The path to the C-suite is there for both men and women. It’s just that for women the path can often feel like a mess of potholes, detours, poor signage, downed trees and tolls.
Dr. Linda Brodsky, founder of Women MD Resources, says that workplace bias manifests in a variety of ways: “It’s how many resources [women are] given to how much staff support they get, to the support they get in the boardroom for expressing their ideas.”*
Women frequently do not have the same level of support or development opportunities that men enjoy – because they lack peers and mentors. So what tips do I share with the female executives I coach as they climb the corporate ladder? Here are some:
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1. Foster Social Relationships
The golf course is where the real work gets done. As Leslie Andrews writes in Forbes: “The business benefits of golf — primarily the ability to develop relationships and to be where decisions are made — are so powerful that by allowing themselves to be excluded, women are doing themselves a disservice.”
Fortunately, today, that’s a barrier that many women have broken. More and more women are playing golf — for enjoyment, but also knowing that if they don’t, they miss out on important business.
Informal connections and conversations are critical in advancement, and golf’s social nature is one way to facilitate these interactions and foster these relationships. Beyond golf, female executives need to get out there and participate in any social activities related to their industry so they can reap the benefits of these informal business events too.
2. Be Assertive and Powerful In Interactions
Being self-confident, assured, and, when necessary, forceful in their interactions doesn’t mean becoming masculine. However, the definition of “feminine” power in the workplace is still a moving target.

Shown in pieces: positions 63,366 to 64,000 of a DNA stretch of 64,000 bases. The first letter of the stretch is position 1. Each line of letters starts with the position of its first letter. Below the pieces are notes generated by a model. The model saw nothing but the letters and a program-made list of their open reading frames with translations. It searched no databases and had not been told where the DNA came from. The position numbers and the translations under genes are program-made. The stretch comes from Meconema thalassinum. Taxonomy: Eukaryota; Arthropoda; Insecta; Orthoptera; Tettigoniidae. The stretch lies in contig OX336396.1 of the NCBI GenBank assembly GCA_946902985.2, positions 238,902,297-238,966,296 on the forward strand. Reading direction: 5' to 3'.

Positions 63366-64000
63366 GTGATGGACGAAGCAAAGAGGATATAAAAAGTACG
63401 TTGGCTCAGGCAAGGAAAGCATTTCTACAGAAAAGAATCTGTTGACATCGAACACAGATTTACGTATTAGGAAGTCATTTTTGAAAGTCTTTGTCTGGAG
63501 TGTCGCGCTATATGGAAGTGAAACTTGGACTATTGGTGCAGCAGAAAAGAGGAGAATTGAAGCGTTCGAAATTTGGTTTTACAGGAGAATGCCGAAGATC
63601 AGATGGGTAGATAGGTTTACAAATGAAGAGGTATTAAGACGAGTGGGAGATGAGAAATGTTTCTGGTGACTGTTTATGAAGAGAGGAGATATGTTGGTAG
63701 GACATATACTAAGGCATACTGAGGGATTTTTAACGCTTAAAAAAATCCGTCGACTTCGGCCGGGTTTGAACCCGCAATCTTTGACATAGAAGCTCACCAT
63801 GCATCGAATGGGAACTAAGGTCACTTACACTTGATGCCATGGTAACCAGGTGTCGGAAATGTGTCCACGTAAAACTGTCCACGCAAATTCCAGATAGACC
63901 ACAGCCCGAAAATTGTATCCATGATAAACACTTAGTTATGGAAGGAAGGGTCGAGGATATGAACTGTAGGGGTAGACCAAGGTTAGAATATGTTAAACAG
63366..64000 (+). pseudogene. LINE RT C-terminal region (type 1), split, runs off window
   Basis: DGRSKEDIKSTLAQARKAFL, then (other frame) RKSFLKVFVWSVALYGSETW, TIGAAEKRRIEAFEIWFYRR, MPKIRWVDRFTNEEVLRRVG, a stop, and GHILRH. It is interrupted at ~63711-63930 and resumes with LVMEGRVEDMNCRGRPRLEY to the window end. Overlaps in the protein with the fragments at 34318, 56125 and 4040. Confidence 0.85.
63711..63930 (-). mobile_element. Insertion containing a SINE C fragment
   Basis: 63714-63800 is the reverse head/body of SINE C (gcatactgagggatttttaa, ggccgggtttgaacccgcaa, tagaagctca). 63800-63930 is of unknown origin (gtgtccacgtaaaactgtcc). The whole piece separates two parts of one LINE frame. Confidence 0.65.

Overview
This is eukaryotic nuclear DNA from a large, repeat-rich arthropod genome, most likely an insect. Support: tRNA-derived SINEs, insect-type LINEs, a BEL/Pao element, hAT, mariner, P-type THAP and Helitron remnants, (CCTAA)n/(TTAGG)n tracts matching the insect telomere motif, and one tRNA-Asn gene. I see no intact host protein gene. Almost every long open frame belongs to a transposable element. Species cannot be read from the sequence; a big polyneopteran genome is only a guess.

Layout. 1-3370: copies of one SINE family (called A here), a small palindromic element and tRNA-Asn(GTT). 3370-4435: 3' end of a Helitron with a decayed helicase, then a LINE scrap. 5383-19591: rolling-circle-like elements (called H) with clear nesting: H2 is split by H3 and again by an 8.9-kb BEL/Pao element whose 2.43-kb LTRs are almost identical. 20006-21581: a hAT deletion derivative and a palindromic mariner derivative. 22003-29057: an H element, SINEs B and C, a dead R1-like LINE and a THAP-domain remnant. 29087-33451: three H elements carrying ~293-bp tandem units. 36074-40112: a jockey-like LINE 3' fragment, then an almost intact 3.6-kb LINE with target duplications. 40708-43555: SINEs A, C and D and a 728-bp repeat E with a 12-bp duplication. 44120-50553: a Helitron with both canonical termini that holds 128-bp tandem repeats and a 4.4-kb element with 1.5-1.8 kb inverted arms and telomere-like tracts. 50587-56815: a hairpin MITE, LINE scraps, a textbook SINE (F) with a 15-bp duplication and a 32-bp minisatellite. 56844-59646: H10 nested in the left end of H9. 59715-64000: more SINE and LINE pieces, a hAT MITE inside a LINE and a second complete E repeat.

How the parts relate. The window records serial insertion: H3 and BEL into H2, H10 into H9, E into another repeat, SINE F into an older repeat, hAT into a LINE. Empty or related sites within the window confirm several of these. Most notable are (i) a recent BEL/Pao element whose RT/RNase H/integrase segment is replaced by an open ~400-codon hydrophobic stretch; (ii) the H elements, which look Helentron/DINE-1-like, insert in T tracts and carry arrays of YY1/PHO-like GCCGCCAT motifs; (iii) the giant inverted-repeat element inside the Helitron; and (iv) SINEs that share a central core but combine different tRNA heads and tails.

Halley Bock, CEO of Fierce, a leadership and development training company, says, “A woman who shows emotion in the workplace is often cast as too fragile or unstable to lead. A woman who shows no emotion and keeps it hyper-professional is icy and unfeminine. For many women, it can be a no-win situation.”
With coaching, struggling female executives can learn to find the win and be assertive without feeling masculine. But it can take practice to develop or demonstrate these skills.
3. Own Your Work-Life Balance
No one can determine someone else’s work-life balance, yet judgment on this topic is an obstacle that women continue to face. They are expected to be the ones who care for their families, and quite often, they are. But they may also be the breadwinner in a home with a stay-at-home Dad, employ a child-care worker, rely on a friend or parent, or not have children at all. The possibilities today for women are endless. The bottom line is that women – and men – have to decide on the work-life balance that works for their individual situations and own it unapologetically.
4. Seek Out Places Where Women Are Valued
Many business-related groups are dominated by men, and peer-to-peer groups like Vistage are no different. Many such groups, however, are actively working to recruit more female members. This diversity of thought is critical to every organization. Seeking out opportunities like this can help women advance in their careers, but it also helps men discover, explore, and appreciate divergent thinking.
Equal footing in the workplace is an important goal because women bring so much to the table: skills, competencies, ideas, expertise, and not the least important, the experiences they’ve had rising through the ranks, which differs so significantly from men. Having that voice at the table is critical to the success of organizations.